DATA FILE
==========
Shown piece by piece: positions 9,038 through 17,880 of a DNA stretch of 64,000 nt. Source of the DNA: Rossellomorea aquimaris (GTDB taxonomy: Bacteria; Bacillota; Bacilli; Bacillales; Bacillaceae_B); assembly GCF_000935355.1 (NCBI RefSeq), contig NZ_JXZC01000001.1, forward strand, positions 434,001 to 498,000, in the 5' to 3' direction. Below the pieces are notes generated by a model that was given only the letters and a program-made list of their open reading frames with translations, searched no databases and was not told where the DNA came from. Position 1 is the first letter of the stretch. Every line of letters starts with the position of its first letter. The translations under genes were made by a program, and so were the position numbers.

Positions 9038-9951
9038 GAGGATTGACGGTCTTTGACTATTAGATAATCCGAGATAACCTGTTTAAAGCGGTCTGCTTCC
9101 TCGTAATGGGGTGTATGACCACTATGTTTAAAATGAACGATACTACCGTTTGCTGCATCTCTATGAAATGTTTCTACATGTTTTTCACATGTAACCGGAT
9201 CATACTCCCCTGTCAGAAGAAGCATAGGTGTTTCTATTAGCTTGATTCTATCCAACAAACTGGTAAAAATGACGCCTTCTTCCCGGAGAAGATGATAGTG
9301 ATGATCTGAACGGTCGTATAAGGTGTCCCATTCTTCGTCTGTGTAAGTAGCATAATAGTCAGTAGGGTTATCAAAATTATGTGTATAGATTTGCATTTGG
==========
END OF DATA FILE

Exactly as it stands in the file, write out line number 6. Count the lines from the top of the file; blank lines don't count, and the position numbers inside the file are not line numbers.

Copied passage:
9301 ATGATCTGAACGGTCGTATAAGGTGTCCCATTCTTCGTCTGTGTAAGTAGCATAATAGTCAGTAGGGTTATCAAAATTATGTGTATAGATTTGCATTTGG